Major oil traders set to cut Russian oil purchases: report

  • The world’s biggest oil traders will reduce their purchases of Russian crude from May 15, Reuters reported on Thursday.
  • According to sources, the intention is to avoid breaking possible EU sanctions against Russia, according to the report.
  • The EU has yet to impose a ban on Russian oil imports given the region’s heavy dependence on them.

The world’s largest oil trading houses are expected to reduce the amount of oil purchased from Russia from May 15, according to a Reuters report on Thursday, which cited unnamed sources.

Shell has already stopped buying Russian crude oil and Vitol, the world’s biggest oil trader, said on Wednesday it would phase out crude oil from the country completely by the end of 2022, followed by Trafigura.

The source says major oil trading houses will reduce their purchases to avoid violating European Union sanctions on Russia, although the bloc has yet to officially ban oil imports from the country, according to the report.

Currently, the EU allows purchases of crude oil from Gazpromneft or Rosneft on the grounds that they are necessary to maintain an adequate energy supply. However, trading houses are confused about the ambiguity of the word “necessary” as they act as an intermediary for these purchases, which influenced their decision to drastically reduce the amount they purchase.

In addition, EU countries have discussed a possible oil embargo against Russia, while the United States has banned all energy imports from the country and the United Kingdom has pledged to completely reduce energy imports from Russia by the end of 2022.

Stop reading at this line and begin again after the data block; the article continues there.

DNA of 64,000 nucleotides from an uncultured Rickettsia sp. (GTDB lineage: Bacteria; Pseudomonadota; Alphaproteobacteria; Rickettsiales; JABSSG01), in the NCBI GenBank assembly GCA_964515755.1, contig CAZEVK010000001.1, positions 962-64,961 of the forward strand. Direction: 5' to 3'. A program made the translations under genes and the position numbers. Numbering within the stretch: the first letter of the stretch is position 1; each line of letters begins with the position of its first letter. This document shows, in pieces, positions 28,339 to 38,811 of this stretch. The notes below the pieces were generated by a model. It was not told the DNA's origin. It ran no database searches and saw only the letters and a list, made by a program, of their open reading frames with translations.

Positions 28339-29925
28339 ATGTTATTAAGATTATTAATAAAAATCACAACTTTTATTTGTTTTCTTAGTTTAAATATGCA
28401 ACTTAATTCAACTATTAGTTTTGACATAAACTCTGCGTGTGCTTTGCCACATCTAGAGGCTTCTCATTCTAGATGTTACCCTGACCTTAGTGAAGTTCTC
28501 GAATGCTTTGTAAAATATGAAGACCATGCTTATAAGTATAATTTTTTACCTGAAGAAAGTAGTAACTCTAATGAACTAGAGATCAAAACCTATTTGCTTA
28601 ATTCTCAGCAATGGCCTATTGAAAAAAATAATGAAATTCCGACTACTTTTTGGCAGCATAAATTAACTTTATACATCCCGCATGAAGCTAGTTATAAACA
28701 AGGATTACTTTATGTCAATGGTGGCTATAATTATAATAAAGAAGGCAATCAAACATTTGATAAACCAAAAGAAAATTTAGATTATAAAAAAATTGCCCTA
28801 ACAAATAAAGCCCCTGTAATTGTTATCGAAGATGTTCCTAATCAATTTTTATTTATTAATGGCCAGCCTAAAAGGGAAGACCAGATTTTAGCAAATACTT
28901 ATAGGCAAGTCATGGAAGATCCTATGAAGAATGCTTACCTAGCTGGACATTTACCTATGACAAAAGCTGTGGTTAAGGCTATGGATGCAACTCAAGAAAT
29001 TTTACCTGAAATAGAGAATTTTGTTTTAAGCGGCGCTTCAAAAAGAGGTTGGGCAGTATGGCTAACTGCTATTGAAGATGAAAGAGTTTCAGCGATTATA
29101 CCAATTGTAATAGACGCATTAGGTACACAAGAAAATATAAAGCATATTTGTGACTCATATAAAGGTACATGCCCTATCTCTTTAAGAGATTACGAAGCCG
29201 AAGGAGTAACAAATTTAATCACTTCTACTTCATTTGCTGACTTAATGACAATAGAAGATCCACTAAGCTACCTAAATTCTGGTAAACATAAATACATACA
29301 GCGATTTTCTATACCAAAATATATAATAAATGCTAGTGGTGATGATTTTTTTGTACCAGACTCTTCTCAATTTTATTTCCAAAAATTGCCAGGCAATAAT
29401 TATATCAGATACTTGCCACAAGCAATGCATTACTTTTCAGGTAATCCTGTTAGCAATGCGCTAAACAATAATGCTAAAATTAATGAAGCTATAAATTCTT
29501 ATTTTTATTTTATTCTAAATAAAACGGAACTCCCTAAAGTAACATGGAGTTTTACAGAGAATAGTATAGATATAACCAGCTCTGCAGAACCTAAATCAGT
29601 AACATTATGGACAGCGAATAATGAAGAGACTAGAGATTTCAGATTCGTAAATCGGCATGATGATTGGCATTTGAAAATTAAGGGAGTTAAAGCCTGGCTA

Last week, the EU took its first steps in banning Russian energy imports in response to Putin’s war on Ukraine, with the bloc agreeing to stop coal imports altogether, from the end of the year.

This was followed by the European Parliament voting for an outright ban on the import of fossil fuels from Russia as the invasion of Ukraine continued. Although the parliament has far less influence and power than the European Commission, this can be an indicator of the mood in Europe and a sign of things to come.

Many European countries rely heavily on Russia for oil imports. Germany, the region’s largest economy, could lose $240 billion, or 6.5% of its annual economic output, over two years if Russian gas is shut down, according to a report released Thursday by a research group. economic institutions that advise the government.

The EU receives around 3.1 million barrels of oil per day from Russia, which covers around 30% of its needs. Russia supplies more oil to the bloc than the next three major suppliers – Iraq, Nigeria and Saudi Arabia – combined. Germany and the Netherlands are the main destinations.

Brent crude futures fell 0.97% to trade at $107.72 a barrel on Thursday, while West Texas Intermediate fell 1.14% to trade at around $103.03 per barrel, after a surprise increase in weekly inventories in the United States.

Insider reached out to Vitol, Glencore and Gunvor for comment on the story but did not immediately receive a response.

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